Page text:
Alteration of the native cleavage site to render it uncleavable by the host cell may be achieved, if necessary, by insertion, deletion or mutation of nucleotides at that site.
Insertion of the protease cleavage site into the substrate and alteration of its native cleavage site may be accomplished by any combination of a number of recombinant DNA techniques well known in the art, such as site directed mutagenesis or standard restriction digest/ligation cloning techniques. Alternatively, the DNA encoding all or part of the artificial substrate may be produced synthetically using a commercially available automated oligonucleotide synthesizer. Regardless of the techniques used to insert the protease cleavage site into the substrate polypeptide or alter its native cleavage site, it is crucial that the reading frame of the substrate polypeptide remain intact, without the insertion of stop codons.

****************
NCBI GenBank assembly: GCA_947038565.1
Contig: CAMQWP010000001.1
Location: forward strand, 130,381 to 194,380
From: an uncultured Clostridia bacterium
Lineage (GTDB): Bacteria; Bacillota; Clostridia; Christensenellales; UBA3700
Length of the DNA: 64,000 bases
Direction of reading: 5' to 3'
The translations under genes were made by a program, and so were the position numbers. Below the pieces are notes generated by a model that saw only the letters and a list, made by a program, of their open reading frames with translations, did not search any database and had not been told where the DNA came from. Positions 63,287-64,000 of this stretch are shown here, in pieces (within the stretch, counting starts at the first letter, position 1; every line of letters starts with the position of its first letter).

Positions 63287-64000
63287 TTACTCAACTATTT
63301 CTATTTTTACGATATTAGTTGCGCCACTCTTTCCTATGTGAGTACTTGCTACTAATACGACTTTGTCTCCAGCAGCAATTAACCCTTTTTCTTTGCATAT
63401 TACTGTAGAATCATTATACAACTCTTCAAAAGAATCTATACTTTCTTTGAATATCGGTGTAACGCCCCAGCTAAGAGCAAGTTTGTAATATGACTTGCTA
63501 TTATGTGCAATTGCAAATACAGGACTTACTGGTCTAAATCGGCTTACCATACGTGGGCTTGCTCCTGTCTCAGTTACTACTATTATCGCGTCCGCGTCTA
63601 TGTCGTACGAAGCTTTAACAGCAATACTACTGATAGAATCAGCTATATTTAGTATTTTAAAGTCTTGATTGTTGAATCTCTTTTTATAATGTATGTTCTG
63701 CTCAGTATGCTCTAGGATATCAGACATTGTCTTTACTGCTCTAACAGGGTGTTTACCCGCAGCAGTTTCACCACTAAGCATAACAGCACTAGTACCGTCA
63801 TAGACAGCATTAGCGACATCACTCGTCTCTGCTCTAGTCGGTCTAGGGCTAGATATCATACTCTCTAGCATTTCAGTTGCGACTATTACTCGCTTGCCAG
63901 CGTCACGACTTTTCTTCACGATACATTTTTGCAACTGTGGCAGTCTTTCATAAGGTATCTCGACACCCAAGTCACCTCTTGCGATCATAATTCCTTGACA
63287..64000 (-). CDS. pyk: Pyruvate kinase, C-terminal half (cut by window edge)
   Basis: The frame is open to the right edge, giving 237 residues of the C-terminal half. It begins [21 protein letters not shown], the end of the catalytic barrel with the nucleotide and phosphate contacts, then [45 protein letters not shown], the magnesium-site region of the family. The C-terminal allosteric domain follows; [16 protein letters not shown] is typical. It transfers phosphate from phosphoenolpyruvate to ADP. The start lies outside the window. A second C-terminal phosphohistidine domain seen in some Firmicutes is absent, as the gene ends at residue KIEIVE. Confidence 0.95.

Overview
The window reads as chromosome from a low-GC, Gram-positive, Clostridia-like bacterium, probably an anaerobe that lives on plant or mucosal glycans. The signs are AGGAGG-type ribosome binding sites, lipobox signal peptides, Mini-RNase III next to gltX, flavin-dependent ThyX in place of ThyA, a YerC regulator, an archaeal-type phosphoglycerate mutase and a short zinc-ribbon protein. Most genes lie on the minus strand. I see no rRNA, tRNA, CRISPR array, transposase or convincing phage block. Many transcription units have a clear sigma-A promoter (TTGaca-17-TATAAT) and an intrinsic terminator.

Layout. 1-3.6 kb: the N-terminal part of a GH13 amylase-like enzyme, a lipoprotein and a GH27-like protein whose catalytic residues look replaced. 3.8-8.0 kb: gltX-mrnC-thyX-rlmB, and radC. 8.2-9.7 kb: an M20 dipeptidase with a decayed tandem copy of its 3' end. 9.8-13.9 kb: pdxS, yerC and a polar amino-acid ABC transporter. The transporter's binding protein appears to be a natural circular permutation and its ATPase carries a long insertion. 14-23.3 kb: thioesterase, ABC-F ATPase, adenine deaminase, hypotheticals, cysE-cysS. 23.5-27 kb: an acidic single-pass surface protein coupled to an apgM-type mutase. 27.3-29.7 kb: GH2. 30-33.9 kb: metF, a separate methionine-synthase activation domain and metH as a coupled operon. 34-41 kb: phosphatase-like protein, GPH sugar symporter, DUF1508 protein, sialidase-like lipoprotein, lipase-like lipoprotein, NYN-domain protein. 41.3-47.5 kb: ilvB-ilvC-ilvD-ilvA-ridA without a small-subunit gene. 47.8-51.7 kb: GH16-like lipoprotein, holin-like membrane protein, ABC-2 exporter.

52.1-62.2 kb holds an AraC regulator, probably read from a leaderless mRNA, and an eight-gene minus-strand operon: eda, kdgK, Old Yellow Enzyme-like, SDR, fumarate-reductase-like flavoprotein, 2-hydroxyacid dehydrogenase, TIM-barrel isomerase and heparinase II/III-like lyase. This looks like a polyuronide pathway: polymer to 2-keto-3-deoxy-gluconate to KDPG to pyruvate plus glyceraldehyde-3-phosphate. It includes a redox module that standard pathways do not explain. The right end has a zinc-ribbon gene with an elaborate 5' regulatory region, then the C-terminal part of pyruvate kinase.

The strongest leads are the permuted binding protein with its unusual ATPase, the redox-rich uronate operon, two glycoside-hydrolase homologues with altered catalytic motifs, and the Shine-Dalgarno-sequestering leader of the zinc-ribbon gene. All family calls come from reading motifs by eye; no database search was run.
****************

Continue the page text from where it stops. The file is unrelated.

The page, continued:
The choice of secretable polypeptide from which the artificial substrate is derived may be selected from any pre-polypeptide that can be cleaved by and the resulting mature polypeptide secreted out of the host cell used for the assay, but is not normally present in that cell. For use in eukaryotic cells there are two main categories of pre-polypeptide from which the choice can be made.